On August 27, Phoenix voters will decide Proposition 105 and Proposition 106 in a special election.
If approved, Proposition 105 would end construction of light rail extensions and redirect funds to infrastructure improvements in Phoenix. Building a Better Phoenix sponsored the initiative and argued, “Phoenix taxpayers are wasting BILLIONS on light rail expansion at the expense of other critical infrastructure. This is money that can be used to fix our streets and sidewalks, expand bus and dial-a-ride service, improve lighting and address other infrastructure improvements.” The Building a Better Phoenix committee reported $460,000 in cash contributions, $29,000 in in-kind contributions, and $394,000 in cash expenditures through August 10 (the last day covered by pre-election campaign finance reports). Top donors to the campaign were Mel Martin, Chris Hinkson, Rachel Palopoli, and Scot Mussi.
If approved, Proposition 106 would do the following:
- require annual assessments of the city’s pension debt,
- limit budget growth if pensions are not 90% funded,
- earmark revenue over the budget limit to paying down pension debt, and
- require city officials to reimburse the city for pension benefit employer contributions.
Responsible Budgets Inc. sponsored Proposition 106. Councilmember Sal DiCiccio (District 6) argued, “The City of Phoenix owes $4.4 BILLION on our pensions! Responsible Budgets takes the first steps to addressing Phoenix’s long term funding deficit[.]” The committee reported $197,000 in cash contributions, $101,000 in in-kind contributions, and $298,000 in cash expenditures. Top donors included Pass the Balanced Budget Amendment, Morning in America, and Chuck Warren.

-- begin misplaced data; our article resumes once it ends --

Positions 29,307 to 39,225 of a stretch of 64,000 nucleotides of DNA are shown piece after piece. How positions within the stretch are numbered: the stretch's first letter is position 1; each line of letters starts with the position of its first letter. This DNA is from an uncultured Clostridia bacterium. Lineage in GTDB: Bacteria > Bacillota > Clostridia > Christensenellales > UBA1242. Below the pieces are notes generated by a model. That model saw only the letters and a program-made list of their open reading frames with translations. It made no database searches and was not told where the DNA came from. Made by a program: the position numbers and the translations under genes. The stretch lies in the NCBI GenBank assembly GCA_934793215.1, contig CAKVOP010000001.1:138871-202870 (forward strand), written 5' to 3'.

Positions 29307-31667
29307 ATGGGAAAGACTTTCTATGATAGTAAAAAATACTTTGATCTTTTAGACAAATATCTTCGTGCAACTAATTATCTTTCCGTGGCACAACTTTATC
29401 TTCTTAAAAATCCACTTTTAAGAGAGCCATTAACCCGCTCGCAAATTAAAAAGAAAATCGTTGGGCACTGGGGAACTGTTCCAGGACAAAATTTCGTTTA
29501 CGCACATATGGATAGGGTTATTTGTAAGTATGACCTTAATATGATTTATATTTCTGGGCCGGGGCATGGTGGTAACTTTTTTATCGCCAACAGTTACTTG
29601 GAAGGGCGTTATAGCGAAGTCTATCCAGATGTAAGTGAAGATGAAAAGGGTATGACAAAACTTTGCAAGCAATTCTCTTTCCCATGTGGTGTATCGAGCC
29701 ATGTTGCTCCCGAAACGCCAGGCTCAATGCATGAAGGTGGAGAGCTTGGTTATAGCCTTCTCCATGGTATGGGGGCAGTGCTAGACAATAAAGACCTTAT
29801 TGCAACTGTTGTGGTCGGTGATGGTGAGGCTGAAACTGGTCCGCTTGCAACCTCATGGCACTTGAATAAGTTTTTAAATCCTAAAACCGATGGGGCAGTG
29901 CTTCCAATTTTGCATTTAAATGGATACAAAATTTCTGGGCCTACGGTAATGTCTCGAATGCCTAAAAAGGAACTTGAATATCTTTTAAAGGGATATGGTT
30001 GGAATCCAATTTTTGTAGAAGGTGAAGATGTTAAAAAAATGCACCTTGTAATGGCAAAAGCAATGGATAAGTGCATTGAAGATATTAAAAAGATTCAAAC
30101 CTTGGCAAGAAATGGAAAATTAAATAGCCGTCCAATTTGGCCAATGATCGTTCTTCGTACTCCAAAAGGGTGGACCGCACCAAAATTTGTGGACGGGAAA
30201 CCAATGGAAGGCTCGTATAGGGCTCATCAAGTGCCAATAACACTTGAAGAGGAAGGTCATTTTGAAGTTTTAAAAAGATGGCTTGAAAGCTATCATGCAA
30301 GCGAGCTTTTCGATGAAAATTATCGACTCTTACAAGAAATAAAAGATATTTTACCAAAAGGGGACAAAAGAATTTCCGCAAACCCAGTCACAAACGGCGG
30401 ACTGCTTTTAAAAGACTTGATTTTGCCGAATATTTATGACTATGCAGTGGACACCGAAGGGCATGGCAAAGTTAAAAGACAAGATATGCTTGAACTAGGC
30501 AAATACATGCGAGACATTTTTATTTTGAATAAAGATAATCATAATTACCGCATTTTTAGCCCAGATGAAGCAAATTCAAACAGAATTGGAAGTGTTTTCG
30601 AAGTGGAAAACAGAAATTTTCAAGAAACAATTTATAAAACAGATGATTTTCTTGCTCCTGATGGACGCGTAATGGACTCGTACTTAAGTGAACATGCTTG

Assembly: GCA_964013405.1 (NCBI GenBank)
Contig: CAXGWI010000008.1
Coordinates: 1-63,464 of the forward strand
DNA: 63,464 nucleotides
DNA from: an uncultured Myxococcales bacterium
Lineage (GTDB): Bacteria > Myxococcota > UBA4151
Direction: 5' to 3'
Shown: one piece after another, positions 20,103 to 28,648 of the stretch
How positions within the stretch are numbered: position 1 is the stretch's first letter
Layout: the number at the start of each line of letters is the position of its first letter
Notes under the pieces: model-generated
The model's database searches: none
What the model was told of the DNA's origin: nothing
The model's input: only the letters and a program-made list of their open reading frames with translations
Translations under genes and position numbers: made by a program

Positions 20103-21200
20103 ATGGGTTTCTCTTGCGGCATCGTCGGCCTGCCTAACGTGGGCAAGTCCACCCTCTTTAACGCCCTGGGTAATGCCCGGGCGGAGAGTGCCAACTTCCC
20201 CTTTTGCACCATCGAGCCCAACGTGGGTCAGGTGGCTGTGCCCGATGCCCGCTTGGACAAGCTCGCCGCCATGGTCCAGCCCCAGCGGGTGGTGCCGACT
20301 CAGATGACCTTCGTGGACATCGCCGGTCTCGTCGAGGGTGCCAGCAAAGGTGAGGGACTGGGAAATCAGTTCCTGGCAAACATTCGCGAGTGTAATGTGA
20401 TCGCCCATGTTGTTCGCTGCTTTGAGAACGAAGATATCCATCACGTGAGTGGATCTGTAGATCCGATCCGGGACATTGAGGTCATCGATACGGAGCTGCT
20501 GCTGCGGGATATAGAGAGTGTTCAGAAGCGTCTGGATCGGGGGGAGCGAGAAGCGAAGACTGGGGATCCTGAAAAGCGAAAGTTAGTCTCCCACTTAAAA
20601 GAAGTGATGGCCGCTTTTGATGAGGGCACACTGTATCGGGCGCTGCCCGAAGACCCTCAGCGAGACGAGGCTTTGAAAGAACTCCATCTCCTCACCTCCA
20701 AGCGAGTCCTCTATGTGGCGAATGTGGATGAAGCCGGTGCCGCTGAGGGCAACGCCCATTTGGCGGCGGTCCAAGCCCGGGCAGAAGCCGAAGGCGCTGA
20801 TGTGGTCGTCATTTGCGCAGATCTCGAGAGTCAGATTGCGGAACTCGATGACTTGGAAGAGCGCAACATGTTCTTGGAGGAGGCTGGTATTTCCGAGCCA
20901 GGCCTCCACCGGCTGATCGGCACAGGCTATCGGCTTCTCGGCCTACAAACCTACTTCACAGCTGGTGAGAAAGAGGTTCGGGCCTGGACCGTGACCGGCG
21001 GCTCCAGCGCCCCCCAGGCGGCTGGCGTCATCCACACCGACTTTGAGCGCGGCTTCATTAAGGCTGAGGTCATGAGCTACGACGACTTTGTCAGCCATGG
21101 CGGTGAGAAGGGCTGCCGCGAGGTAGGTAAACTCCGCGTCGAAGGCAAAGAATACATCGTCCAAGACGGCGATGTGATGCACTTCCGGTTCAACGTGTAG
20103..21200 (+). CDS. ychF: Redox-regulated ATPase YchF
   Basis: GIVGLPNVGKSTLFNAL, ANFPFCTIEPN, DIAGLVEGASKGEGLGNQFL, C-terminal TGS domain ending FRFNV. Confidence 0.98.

Opponents of the initiatives joined to form the Invest in PHX, No on 105 and 106 campaign. Concerning Proposition 105, the campaign argued, “Prop 105 stops all light rail construction and kills light rail plans already approved by voters three times. … It also sends billions in federal dollars to cities in other states.” Concerning Proposition 106, the campaign argued, “Prop 106 is dangerous, and would slash access to critical city services like parks, libraries, senior centers, and support for those experiencing homelessness, just as Phoenix emerges from the worst recession in generations.” The top donors to the Invest in PHX committee were Devil’s Advocate, We Build Arizona, and Greater Phoenix Leadership, Inc.
Both measures are citizen initiatives that required 20,510 signatures from registered city voters to qualify for the ballot. In Phoenix, initiative petition signatures must equal 15 percent of the voters who voted in the previous mayoral election.